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NOTE: THE CODE PROVIDED JUST GIVES THE IDEA OF THE STRUCTURE OF THE APPLICATION

I have a Qt application, interfacing with external hardware. The structure is such that the class for interfacing with the hardware inherits from QObject and is composed with the main GUI thread class. Let's say the class is test.h, here is its sample code:

#ifndef TEST_H
#define TEST_H

#include <QLineEdit>
#include <QString>
#include <QTimer>
#include "ui_test.h"

#define TIMEOUT 100
class TestObj;
class TestApp:public QWidget, public Ui::mTestForm
{
    Q_OBJECT

public:
    TestApp(QWidget* parent=0);
    QTimer* mTimer;
    bool mWindowClosed;
    TestObj* mObj;

public slots:
    void UpdateText();
    void Exit();
};

class TestObj:public QObject
{
    Q_OBJECT
public:
    TestObj();
    void RandomTest();
};
#endif

Code for test.cpp is

#include "test.h"

TestApp::TestApp(QWidget* parent):QWidget(parent)
{
    setupUi(this);
    mObj = new TestObj();
    mWindowClosed=false;
    mLineEdit->setText("Hello");
    mTimer=new QTimer();
    mTimer->singleShot(1000,this,SLOT(UpdateText()));
    connect(mExitButton,SIGNAL(clicked()),this, SLOT(Exit()));
}

void TestApp::UpdateText()
{
    if(mWindowClosed)
    {
    //QApplication::processEvents();
    	return;
    }
    else
    {
    //QApplication::processEvents();
    	mObj->RandomTest();
    	mLineEdit->setText("Hi");
    	mTimer->singleShot(100,this,SLOT(UpdateText()));
    }
}

void TestApp::Exit()
{
    mWindowClosed=true;
}

Now consider that TestObj class is the one used to interface with the hardware. This class sends three possible commands (in actual code, the above is just a sample structure) with different timeouts to the hardware, thus we have a timer which is used when sending commands (implemented as functions) to the hardware. Each of these has a processEvents entry to identify any changes to variables in the meanwhile.

The problem is this module is responsible for a steady rise in memory during program execution.

When I comment out the UpdateText() function in the TestApp constructor, the app works fine.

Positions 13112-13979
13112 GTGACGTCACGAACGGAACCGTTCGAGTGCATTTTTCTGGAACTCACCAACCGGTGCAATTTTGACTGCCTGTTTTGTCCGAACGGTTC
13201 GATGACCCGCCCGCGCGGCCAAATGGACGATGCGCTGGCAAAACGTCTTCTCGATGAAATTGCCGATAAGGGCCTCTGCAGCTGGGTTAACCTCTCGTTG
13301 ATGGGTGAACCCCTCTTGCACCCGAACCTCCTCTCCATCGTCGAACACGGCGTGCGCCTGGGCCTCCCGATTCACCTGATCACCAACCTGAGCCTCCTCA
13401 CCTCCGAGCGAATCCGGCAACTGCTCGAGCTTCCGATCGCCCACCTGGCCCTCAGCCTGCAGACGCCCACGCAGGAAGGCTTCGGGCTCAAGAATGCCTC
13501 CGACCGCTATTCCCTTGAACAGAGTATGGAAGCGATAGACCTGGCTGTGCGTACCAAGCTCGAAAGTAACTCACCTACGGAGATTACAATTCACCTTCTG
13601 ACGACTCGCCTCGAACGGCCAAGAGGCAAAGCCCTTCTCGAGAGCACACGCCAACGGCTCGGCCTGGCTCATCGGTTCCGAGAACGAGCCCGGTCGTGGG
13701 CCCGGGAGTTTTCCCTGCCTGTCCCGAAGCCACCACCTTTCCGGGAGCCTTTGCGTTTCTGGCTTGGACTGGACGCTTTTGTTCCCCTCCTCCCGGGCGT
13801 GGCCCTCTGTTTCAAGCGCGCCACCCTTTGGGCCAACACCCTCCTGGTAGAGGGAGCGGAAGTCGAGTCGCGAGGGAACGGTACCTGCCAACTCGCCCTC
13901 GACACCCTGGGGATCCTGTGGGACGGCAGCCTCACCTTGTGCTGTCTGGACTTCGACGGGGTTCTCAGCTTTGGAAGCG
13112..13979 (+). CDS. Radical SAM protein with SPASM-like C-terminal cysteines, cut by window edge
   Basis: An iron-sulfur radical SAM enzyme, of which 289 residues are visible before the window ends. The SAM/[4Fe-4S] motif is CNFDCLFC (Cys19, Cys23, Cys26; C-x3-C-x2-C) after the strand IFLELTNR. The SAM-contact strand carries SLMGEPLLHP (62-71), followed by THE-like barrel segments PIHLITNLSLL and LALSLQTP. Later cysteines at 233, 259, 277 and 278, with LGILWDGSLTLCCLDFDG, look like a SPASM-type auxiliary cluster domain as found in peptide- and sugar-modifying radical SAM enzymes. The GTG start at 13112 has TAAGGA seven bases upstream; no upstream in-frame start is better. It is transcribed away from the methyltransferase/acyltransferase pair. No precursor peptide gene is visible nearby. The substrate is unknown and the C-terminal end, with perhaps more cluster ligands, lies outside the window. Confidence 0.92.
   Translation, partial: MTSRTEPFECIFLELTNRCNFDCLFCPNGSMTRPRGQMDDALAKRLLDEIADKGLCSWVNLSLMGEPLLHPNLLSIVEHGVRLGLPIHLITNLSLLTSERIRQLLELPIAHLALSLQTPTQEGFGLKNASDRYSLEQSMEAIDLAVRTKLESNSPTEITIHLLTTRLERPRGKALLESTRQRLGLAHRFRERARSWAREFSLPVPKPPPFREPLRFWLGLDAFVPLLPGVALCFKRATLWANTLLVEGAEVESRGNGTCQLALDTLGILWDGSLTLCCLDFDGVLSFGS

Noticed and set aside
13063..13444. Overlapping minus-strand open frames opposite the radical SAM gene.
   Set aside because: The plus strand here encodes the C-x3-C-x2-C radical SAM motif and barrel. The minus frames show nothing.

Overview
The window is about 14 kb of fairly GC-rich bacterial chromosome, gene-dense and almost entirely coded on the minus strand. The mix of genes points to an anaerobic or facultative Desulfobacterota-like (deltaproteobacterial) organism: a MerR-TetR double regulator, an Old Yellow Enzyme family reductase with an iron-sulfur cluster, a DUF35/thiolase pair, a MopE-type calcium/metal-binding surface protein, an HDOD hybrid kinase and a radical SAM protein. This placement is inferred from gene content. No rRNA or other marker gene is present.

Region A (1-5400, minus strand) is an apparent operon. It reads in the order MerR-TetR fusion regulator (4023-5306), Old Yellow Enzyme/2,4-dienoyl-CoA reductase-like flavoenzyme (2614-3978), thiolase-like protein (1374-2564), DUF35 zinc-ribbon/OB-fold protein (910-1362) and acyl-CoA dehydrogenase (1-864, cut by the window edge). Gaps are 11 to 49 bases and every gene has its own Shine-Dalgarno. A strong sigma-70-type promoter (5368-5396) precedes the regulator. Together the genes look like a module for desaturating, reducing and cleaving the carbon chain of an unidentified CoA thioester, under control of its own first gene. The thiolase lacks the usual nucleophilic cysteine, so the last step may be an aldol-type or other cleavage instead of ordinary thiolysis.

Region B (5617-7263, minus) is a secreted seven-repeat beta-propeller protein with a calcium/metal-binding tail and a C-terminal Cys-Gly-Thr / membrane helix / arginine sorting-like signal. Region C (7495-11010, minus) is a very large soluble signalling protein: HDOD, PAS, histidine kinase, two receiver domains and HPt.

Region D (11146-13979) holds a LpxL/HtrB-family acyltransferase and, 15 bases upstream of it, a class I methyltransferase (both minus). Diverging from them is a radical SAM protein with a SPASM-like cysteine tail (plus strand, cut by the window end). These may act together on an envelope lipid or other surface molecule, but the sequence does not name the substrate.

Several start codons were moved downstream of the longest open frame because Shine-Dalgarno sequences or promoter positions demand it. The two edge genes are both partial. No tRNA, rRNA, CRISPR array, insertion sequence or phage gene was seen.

My guess is that most likely there is queuing of signal slots due to which the memory increase, because there are lots of GUI events taking place. And since the class isn't implemented as a separate thread and clubbed with the main GUI thread. There is continuous update of the main thread.

Can someone suggest a way out? I don't have the authority to change the design otherwise I would have implemented the interface class as a thread. So if a solution can be suggested with the current design as is, it would be beneficial.

share|improve this question
1  
Why are you worried about it being closed as a duplicate? Now that you said that, I'm almost tempted to go hunt through all the other questions to see whether this one really isn't a duplicate... –  David Z Aug 24 '09 at 6:45
    
As it is still the most common memory leak I think: You sure you delete all strings when updating them? More precisely: Do you delete the old string before setting the new one? (if necessary). Don't think thats the really the problem though, so I just comment :). –  StampedeXV Aug 24 '09 at 8:24

2 Answers 2

Wild guess:

Try changing this:

mTimer->singleShot(100,this,SLOT(UpdateText()));

to this:

if (!slotSet) 
{
    mTimer->singleShot(100,this,SLOT(UpdateText()));
    slotSet = true;
}
share|improve this answer
    
this cannot be done as I have to continuously send commands to the h/w –  rocknroll Aug 24 '09 at 7:14

Creating a regular timer, setting its interval to 100 and connecting its timout signal to the UpdateText function will avoid events piling up.

P.S: You don't need a QTimer object for singleShot, you can call QTimer::singleShot directly.

share|improve this answer
    
thanks for considering my question but it is not about the QTimer object. –  rocknroll Aug 25 '09 at 4:08

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